Gun buyback programs create a market for stolen firearms. They lower the chances of solving firearms-related crimes. So why do it? “Every gun we get off the streets is one less potential fatality,” Tampa Mayor Bob Buckhorn said, pithily enough. Citation? Didn’t think so. Like every other politician promoting gun buybacks, Buckhorn is horning-in on the “feel good” vibe generated by the destruction of a pile of broken ass guns. He’s pushing “common sense gun control;” firearms policy dictated by uncritical thought. Pardon me while I touch the sky . . .
During yesterday’s Tampa gun buyback at the Seminole Heights Baptist Church, the cops took possession of “more than a thousand” weapons. They shelled out $50 a pop. I make that $50k. Plus the administrative costs, which would be what? $20k? Minus $12,500 donated by the [slumping] Tampa Bay Lightning hockey team and another $5k from a fund established by the bereaved widows of two local police officers murdered in the line of duty.
Is it worth it? If you ascribe to the IOLIS (If One Life Is Saved) School of Taxpayer Tit Sucking, of course it’s worth it. A criminal goes to get a gun to commit a crime. It’s not there! The clever owner (Mom?) traded the weapon for $50. So . . . he gets another one.
Seriously. Is there anyone who believes that removing a thousand skanky guns from Tampa is going to make it harder for criminals to get ahold of a firearm? Is there any rational thought in play here?
If gun buybacks worked, they would lower the supply of guns available to criminals. That would drive up the price. Bad guys would then have even more incentive to steal firearms. The weapons would be worth more on the street. And it’s not as if bad guys are going to say “Screw it, I’ll use a knife.” Unless they did.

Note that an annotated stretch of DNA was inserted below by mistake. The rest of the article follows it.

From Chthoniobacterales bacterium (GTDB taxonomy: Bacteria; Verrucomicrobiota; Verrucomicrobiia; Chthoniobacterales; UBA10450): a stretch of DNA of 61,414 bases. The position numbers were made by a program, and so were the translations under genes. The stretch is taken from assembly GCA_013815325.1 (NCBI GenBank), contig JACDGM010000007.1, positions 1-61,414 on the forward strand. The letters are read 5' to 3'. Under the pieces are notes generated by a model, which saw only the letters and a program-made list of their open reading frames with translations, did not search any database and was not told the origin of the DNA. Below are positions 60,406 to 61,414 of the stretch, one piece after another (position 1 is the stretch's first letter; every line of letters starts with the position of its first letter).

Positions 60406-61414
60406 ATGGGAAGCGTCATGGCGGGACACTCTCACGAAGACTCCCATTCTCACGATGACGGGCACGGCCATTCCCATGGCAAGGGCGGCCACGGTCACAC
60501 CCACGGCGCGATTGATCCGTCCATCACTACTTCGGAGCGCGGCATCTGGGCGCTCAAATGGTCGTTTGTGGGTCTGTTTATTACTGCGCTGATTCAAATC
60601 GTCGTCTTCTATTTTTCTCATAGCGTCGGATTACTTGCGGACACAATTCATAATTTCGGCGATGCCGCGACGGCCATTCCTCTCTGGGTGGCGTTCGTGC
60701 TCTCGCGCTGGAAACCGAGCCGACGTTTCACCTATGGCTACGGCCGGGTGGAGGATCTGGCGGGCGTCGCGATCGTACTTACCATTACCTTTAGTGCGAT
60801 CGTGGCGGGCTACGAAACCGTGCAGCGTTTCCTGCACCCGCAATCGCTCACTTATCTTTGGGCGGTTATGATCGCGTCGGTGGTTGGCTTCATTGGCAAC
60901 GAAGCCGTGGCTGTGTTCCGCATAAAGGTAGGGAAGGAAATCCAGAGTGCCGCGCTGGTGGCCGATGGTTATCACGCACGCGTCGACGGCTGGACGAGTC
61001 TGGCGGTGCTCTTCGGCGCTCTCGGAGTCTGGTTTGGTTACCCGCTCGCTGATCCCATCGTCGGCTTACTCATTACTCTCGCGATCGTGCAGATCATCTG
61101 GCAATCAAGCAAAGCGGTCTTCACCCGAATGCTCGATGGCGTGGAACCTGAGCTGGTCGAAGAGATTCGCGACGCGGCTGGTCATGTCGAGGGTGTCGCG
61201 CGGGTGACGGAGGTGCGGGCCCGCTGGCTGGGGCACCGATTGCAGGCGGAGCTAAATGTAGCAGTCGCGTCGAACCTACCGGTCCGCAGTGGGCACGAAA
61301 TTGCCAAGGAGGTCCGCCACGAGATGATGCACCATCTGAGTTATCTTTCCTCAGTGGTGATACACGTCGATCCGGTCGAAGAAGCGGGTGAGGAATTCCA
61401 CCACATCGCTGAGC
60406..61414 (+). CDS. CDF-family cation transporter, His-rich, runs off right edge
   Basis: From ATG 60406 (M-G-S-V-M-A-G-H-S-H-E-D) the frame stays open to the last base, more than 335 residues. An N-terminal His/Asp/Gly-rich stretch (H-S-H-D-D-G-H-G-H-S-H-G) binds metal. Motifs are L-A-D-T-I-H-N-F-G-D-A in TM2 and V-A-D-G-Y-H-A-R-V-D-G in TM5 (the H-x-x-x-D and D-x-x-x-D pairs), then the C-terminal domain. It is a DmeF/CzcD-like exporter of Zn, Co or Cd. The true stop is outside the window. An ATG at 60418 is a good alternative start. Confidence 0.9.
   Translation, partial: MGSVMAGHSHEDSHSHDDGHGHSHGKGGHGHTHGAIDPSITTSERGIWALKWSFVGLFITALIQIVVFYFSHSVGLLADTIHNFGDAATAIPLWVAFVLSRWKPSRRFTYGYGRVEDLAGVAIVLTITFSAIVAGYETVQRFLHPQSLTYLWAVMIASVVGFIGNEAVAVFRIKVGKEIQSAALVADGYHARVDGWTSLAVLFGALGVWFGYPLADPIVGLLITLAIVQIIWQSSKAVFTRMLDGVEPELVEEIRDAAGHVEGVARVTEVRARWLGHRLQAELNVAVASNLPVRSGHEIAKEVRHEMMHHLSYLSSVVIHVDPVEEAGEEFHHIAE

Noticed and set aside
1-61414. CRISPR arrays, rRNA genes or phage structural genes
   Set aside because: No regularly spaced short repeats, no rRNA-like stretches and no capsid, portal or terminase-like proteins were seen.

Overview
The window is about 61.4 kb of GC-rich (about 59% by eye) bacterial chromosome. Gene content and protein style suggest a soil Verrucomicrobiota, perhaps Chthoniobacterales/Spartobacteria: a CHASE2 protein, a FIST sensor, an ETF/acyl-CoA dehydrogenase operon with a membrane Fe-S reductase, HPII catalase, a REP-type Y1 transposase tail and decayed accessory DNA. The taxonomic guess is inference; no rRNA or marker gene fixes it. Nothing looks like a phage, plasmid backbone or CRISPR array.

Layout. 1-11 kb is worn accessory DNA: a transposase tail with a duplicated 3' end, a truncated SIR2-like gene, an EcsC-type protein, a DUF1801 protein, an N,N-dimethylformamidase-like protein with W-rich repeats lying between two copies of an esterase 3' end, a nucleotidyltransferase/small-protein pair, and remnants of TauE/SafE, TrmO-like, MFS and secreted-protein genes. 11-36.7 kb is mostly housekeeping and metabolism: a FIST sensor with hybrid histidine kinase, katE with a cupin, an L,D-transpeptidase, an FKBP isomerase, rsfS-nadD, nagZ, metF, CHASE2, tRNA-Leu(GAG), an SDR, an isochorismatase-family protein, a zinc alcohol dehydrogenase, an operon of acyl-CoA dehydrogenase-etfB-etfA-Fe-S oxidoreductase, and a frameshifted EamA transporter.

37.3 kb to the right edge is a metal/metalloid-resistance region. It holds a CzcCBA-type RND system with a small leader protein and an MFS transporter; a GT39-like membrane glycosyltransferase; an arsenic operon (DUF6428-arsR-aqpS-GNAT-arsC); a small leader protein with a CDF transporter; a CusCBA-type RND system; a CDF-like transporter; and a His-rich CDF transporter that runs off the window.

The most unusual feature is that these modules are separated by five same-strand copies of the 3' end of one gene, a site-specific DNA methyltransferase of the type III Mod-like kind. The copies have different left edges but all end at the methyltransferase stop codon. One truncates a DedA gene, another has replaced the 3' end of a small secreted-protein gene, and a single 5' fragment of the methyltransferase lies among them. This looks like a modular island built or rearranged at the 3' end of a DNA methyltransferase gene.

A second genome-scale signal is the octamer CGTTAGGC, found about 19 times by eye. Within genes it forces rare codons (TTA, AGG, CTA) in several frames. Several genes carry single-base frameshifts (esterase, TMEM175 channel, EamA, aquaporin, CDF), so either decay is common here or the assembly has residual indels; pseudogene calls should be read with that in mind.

Anyway, if gun buybacks reduced the supply, there’d be more home invasions and burglaries. A successful gun buyback would increase crime.
Ain’t gonna happen. America is still, to a point, a free market system. If Tampa’s gun supply went down and the price for stolen guns went up, someone would supply the criminal class with guns imported from someplace where guns are cheaper and more readily available (as they no doubt already do).
In short, gun buybacks are an epic fail—except as a publicity exercise. But gun buybacks are more than stupid. They’re an insidious way to disarm American citizens.
Lower income Americans have a pressing need for armed self-defense. They’re the ones living in high crime areas. They’re the ones who should have a firearm to protect themselves against violence and theft. We should be encouraging (i.e. helping) inner city Americans to tool-up for their own safety.
Relative to that [theoretical] effort, gun buybacks seem benign. No one has to turn in a gun. Lawful gun owners can turn in “bad” guns and hang onto “good” ones. Gun buybacks may not encourage people to own fully-functional firearms. But they don’t discourage armed self-defense. Only they do.
Gun buybacks perpetuate the culture of gun control; demonizing guns and perpetuating the idea that the removing firearms from communities is the key to stopping gun-related crimes. To paraphrase the B52’s, WELL IT ISN’T.
There are a lot of ways to reduce crime. Gun control isn’t one of them. There’s no hard evidence that society can reduce criminal access to firearms. There’s no hard evidence that reducing criminal access to firearms would lower crime rates. In the UK, an island nation that reduced (but not eliminated) the population of illegal guns, Draconian gun control had no appreciable effect on crime rates.
As long as there are guns, criminals will have access to them. We can’t eliminate guns from society; that ship sailed about 100 million guns ago. Nor should we try to de-gun America. Firearms are an effective way for law-abiding citizens to defend themselves against violent attacks (including rape), protect their property and ensure social justice.
The bottom line: instead of gun buybacks, we should be offering lower income Americans gun exchanges. It’s the only sensible policy.